Close friend Paul Bates, who owns Bates Body & Repair, says, "Ken has always been the type of person who would go after what he set his mind to ... he would get these big ideas and not let up."

Bates remembers Alphin making a prosthetic arm for a high school physics project: "It had fingers on it, a motor to let the fingers move, and we fiberglassed it. ... His mind was just on a different level than most people."
Alphin's music career started after he was dared to sing at a Northern Virginia club. Afterward, a stranger asked if he wanted to join a band, and the die was cast. He moved to Nashville in 1994 and in 1995 inked a songwriting/music publishing deal. A 1998 recording deal with Hollywood Records ultimately fizzled, but when Alphin met Rich something clicked.

Mary Alphin admits there were times she and Bill wondered if Kenny was fooling himself: "We heard he was living off credit cards. John later said Kenny had $140,000 in credit card debt, and he wasn't far behind [when Big & Rich hit]. But Ken never said anything to us about it [money problems]."

Bates recalls, "He always had an optimistic outlook. Sometimes I'd think he just doesn't want to accept the fact that he's a little too old to go to Nashville. The odds were against him. But Ken has the gift of gab and charisma; he could strike up a conversation with anybody. I think that has a lot to do with his success."
His father also modeled later-life career success, beginning a 20-year insurance career in his mid-40s while continuing to farm.

Alphin, whose first marriage ended in divorce, married stylist Christiev Carothers in 2005, becoming a stepfather to her two sons from a previous marriage. Friends say the birth of son Lincoln, now 4, has "grounded" Alphin.

Asked if parenthood has changed his perception of his own parents, Alphin replies with a hearty laugh: "Heck, yeah. I gave my parents hell! I was a kid; I didn't know. I love my wife completely, and Lincoln ... it's a crazy kind of love I've never experienced and can't explain. It [parenthood] has made me stronger and more enlightened to the world around me."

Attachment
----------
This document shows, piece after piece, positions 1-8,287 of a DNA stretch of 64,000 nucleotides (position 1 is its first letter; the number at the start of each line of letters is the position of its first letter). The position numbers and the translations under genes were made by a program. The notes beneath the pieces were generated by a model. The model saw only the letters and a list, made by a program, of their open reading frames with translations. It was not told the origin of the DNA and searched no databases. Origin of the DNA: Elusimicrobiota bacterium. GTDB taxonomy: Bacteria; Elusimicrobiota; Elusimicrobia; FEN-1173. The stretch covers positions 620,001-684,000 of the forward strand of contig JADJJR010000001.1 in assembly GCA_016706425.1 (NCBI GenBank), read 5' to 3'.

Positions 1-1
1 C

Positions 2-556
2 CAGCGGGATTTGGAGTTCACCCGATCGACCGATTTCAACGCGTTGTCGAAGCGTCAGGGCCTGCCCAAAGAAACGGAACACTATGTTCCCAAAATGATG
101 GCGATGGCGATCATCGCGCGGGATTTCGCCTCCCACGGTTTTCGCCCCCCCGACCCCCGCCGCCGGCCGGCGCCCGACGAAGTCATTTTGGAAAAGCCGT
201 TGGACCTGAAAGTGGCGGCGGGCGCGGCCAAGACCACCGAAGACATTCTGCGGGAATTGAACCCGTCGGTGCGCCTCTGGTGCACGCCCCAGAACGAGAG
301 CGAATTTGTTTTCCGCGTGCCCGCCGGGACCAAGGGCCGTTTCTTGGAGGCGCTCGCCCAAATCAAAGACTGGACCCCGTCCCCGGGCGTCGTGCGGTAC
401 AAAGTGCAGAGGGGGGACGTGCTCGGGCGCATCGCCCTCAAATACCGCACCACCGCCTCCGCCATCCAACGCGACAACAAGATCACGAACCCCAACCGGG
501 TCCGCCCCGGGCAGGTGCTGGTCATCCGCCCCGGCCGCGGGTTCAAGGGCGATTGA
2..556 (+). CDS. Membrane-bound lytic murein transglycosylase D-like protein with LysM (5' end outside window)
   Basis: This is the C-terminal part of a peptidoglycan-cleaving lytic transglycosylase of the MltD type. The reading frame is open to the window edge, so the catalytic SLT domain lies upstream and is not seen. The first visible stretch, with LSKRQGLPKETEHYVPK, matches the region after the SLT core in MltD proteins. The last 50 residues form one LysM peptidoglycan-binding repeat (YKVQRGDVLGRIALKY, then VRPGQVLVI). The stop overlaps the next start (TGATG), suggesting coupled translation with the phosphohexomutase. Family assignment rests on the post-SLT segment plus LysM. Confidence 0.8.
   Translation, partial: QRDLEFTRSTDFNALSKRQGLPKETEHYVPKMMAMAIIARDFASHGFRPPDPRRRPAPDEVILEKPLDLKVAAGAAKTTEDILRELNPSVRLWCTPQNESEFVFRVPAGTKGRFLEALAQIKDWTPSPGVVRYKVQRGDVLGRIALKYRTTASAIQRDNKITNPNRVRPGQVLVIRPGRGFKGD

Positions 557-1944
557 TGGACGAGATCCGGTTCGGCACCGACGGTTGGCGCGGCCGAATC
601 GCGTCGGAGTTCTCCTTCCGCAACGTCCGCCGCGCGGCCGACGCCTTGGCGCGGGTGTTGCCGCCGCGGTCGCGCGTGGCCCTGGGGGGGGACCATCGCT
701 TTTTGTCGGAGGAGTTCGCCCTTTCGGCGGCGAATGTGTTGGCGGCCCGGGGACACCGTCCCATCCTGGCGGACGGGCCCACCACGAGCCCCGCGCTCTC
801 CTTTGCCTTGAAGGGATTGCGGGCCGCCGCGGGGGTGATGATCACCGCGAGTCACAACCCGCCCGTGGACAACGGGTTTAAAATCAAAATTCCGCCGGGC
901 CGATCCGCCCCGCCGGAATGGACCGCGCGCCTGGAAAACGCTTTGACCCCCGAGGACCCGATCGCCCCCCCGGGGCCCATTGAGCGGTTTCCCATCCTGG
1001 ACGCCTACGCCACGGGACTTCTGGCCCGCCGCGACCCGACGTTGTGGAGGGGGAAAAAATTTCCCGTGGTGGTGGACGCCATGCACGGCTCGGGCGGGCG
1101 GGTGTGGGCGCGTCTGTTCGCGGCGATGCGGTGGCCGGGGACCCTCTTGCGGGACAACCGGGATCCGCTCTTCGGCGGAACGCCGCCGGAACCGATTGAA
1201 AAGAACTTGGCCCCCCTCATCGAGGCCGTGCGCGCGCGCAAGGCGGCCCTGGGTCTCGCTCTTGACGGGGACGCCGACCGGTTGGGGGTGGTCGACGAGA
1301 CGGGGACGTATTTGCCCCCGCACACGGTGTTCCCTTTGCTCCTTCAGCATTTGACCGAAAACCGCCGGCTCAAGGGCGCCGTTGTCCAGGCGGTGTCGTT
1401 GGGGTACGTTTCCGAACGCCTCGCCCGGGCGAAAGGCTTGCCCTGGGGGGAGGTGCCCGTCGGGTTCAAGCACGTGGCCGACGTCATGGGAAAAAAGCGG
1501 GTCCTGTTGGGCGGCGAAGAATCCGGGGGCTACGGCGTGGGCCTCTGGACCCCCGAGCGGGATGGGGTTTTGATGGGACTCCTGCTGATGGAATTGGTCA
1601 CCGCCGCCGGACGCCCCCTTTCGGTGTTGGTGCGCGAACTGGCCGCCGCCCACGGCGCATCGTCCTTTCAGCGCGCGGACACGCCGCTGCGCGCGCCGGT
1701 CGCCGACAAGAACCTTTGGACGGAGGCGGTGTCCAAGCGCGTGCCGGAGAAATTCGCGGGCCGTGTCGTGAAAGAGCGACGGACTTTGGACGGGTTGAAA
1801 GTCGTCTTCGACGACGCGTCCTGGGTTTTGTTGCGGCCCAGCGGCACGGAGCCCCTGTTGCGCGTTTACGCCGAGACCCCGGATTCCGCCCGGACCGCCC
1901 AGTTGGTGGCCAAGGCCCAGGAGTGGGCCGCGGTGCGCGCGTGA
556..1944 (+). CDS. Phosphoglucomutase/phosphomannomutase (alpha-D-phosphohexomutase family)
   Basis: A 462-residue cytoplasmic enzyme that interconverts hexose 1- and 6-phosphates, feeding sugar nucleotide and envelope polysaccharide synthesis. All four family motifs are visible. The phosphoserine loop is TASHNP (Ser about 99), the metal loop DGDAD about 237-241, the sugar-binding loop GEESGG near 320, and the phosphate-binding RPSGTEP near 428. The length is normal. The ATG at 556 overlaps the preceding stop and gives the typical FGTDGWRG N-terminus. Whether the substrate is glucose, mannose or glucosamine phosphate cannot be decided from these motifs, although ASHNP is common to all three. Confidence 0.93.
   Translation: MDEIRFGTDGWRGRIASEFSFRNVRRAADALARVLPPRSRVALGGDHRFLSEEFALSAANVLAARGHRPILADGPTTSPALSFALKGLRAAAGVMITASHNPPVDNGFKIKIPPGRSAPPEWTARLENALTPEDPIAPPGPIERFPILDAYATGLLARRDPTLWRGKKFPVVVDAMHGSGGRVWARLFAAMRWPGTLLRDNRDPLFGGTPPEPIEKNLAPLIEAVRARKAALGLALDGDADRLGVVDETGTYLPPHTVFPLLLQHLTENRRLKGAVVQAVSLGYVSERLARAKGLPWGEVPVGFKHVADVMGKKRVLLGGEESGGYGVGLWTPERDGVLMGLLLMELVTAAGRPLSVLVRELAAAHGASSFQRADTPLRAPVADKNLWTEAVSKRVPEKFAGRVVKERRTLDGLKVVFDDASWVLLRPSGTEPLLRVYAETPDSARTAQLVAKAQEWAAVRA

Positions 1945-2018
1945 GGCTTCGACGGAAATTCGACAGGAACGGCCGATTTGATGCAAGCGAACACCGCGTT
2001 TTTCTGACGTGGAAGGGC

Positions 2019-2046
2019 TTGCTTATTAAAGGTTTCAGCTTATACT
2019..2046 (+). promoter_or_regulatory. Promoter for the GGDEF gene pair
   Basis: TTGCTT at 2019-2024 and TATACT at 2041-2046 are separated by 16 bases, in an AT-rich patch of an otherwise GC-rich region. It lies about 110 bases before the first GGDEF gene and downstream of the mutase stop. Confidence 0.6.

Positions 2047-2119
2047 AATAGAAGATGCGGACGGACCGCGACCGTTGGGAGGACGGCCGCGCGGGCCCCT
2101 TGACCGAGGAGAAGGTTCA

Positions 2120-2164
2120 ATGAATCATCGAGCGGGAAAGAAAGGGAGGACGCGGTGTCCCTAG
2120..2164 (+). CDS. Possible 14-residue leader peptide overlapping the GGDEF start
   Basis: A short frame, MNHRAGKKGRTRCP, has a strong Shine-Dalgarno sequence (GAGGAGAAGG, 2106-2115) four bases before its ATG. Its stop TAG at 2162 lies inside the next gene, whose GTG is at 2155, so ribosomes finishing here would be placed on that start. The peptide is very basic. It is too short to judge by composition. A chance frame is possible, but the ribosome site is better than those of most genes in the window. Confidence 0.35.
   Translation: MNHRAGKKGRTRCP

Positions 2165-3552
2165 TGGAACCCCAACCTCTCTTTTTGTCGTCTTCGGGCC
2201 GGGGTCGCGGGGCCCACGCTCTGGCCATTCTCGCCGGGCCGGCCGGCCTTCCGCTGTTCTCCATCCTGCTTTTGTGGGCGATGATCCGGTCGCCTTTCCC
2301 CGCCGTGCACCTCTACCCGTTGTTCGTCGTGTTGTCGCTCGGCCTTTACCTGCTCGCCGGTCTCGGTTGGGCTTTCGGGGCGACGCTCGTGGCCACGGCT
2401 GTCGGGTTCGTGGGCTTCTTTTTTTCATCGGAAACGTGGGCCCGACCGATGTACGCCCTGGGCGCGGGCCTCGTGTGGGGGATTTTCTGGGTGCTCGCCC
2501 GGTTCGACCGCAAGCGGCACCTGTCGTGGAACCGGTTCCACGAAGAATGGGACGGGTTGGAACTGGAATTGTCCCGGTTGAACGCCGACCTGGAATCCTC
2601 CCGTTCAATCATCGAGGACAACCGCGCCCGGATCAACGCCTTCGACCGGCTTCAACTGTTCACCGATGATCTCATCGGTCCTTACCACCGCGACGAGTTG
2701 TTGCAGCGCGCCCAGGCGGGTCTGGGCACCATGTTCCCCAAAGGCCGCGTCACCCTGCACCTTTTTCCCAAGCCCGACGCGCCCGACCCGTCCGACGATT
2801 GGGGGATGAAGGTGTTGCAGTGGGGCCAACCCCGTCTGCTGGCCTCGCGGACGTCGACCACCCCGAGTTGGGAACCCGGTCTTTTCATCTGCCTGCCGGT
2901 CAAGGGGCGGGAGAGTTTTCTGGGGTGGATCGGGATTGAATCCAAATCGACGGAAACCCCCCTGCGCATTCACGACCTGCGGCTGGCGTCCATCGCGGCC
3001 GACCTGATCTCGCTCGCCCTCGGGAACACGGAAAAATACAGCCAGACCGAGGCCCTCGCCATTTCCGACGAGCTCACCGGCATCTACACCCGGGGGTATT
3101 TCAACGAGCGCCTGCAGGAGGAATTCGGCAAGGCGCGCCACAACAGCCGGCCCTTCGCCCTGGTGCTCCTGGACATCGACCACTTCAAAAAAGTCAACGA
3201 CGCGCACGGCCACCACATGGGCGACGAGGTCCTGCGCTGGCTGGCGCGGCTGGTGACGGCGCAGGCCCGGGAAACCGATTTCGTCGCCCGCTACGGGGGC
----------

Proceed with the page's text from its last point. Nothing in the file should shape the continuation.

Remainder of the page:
He's joined musicians such as Sheryl Crow in Music Saves Mountains, an effort to end mountaintop removal coal mining in Appalachia and is helping fund doctors in Appalachia via a nonprofit called Hope Through Healing Hands. Moved by the genocide in the Darfur region of Sudan, Alphin is also involved with My Sister's Keeper, a nonprofit whose projects include a Sudanese school for girls and medical clinic.

Alphin says to fellow boomers, "I'm sure everybody goes through discouragement; I'm not saying I haven't. But the way you deal with it is the choices you make. If someone wants to talk themselves out of something, they'll find a reason. But if someone wants to go after their life's passion, and that passion can also be their life's work, that's a pretty good thing. I firmly believe that anyone is capable of finding that place in life."

Audrey T. Hingley is a Richmond-based freelance writer.

Battleground Academy's Middle School, Grades 5-8, collected over $1,800 from their students as a fundraiser for Haiti Relief efforts. The students gave a minimum donation of $5 for the privilege of wearing blue jeans to school (in exchange for their typical uniform attire).